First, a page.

The idea behind Monero is simple: You and I should be able to give money to causes we believe in without anyone else knowing what causes we choose to support.
We should be able to buy and sell things online without anyone else in the world knowing what we bought, who we bought it from, or that we even spent our money.
In other words, we should have complete online payment privacy. And Monero aims to provide it.
Monero has five key features that make it the most secure and private cryptocurrency currently available.
The stealth address feature is a huge upgrade over bitcoin’s privacy. Here’s the best way to think of it…
With bitcoin, you reveal your real “home address” in order to send and receive bitcoin. With Monero, you use the equivalent of a “post office box” as your address to send and receive Monero.
By using a virtual P.O. box instead of your actual address, your transactions cannot be linked back to you.
A ring signature is a way to make sure a transaction can’t be tied back to a specific individual. Think about this example…
Imagine a million $100 notes with a thousand fingerprints on each note. It would be impossible to tie the note to a
As you transact through the network, it mixes the public information of hundreds of transactions together. (Your money is still yours. It’s never commingled with anyone else’s.)
A $100 bill with 100 sets of fingerprints on it and yours is one of those sets. There’s no way anyone can tie that $100 bill back to you. That’s how ring signatures work. With each transaction, digital fingerprints (called signatures) are attached to the transaction… effectively making it impossible for anyone to conclusively prove that the transaction came from you.
The public-view key feature is what separates Monero from any other privacy solution. You can share your public-view key so other people can see your transactions.
Here’s why this is a powerful feature.
A common knock against bitcoin is that it’s too open. Banks and brokers like the low costs of using a blockchain but are concerned by how easy it is to track transactions. They fear competitors might use that knowledge to poach clients.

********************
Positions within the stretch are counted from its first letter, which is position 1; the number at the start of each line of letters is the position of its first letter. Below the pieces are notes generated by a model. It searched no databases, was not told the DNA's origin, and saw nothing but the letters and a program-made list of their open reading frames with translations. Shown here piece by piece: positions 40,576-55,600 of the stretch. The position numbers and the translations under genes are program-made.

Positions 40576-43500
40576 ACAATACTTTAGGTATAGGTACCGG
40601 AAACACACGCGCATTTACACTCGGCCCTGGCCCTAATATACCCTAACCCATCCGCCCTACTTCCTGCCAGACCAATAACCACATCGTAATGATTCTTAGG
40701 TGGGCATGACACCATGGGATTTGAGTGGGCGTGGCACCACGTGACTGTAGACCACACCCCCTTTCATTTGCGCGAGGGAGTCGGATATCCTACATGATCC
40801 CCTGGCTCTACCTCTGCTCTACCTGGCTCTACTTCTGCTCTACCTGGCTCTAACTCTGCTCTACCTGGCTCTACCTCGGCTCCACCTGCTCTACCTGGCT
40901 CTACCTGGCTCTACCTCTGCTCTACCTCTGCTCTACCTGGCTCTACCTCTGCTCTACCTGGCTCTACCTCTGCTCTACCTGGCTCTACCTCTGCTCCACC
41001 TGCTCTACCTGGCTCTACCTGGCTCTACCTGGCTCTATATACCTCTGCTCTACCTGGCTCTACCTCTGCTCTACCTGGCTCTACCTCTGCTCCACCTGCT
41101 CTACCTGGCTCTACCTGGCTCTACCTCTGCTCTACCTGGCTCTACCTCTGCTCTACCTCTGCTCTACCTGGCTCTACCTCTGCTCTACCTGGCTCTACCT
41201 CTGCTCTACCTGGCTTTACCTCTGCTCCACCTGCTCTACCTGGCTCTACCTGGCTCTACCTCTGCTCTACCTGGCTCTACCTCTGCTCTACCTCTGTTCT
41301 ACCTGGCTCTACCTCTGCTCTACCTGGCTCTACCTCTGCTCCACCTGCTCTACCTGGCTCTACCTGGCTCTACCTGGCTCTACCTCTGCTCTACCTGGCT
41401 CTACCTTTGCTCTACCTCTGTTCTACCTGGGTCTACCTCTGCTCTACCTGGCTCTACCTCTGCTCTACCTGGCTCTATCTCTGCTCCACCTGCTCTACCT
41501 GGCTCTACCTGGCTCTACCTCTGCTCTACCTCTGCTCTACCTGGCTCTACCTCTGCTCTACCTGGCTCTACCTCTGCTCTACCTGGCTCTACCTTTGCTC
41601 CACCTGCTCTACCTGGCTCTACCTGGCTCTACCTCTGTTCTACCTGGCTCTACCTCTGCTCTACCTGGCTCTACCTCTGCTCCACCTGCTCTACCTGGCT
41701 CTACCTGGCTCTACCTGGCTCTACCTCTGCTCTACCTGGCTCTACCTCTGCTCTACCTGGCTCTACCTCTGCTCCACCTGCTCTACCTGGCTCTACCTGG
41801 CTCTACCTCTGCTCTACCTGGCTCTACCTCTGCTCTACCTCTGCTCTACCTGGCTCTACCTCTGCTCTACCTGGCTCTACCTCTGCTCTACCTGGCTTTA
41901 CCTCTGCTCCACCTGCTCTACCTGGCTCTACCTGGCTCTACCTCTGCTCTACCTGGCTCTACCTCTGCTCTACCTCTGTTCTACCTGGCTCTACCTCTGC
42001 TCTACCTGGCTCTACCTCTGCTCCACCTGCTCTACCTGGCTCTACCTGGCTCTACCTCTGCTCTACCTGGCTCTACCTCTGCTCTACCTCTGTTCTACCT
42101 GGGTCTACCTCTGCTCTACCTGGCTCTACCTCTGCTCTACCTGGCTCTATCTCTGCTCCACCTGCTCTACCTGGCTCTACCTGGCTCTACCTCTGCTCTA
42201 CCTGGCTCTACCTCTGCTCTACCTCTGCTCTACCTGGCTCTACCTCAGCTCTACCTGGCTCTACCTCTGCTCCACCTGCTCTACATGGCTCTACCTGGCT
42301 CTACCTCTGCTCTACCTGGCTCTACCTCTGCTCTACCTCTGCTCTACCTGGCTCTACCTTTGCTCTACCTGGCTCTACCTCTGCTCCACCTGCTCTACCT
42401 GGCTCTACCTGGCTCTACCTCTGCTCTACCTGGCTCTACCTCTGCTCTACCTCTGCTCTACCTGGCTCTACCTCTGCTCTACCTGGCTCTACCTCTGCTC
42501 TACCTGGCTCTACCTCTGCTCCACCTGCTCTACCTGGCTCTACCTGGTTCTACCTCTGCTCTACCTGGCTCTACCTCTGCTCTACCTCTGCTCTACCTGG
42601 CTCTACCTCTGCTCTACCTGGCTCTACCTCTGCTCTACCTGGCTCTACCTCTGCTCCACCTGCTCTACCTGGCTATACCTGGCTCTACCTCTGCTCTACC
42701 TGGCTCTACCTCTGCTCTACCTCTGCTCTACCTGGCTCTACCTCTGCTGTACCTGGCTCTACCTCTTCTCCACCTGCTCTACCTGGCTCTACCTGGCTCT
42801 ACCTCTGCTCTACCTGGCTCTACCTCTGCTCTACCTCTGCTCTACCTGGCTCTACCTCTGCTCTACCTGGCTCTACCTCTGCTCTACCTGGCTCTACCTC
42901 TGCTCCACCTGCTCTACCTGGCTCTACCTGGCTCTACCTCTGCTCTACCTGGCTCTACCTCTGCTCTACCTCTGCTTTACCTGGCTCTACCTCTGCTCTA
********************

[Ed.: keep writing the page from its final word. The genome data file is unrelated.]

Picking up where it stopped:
At the same time, regulators support banks adopting the blockchain because it makes auditing them easier. Monero’s public-view key feature solves this problem.
It gives banks total transactional secrecy plus complete openness with the regulators via the public-view key. With the public-view key, regulators can view all of the transactions.
Unlike traditional currency, Monero will have a set coin supply and programmed inflation rate. This ensures that the value of Monero cannot be diluted by endless money creation.
Over the next eight years, the supply of mined coins will be 18.4 million coins. (As of this writing, 14,546,692 coins have been mined.) After eight years, Monero will adopt a 0.86% annual inflation rate.
This ensures a steady supply of coins to compensate miners for maintaining the Monero network.
Another big knock against bitcoin is that it limits the size of each block in the blockchain to just 1 megabyte. As bitcoin has grown, the block sizes have stayed the same. This has caused the bitcoin network to slow down. It just can’t handle a lot of transactions at once.
For instance, the Visa payment network can handle up to 56,000 transactions per second. By comparison, bitcoin can only handle seven per second.
Monero has no such preprogrammed limit. It’s designed with a “look-back” window. That means the network reviews the preceding transactions and automatically adjusts the size of the blocks to account for transaction volume.
That makes Monero scalable. And that means as more people use Monero, it will be able to grow quickly.
Those 5 features will help make Monero a must-use digital currency for those who value their financial privacy and freedom.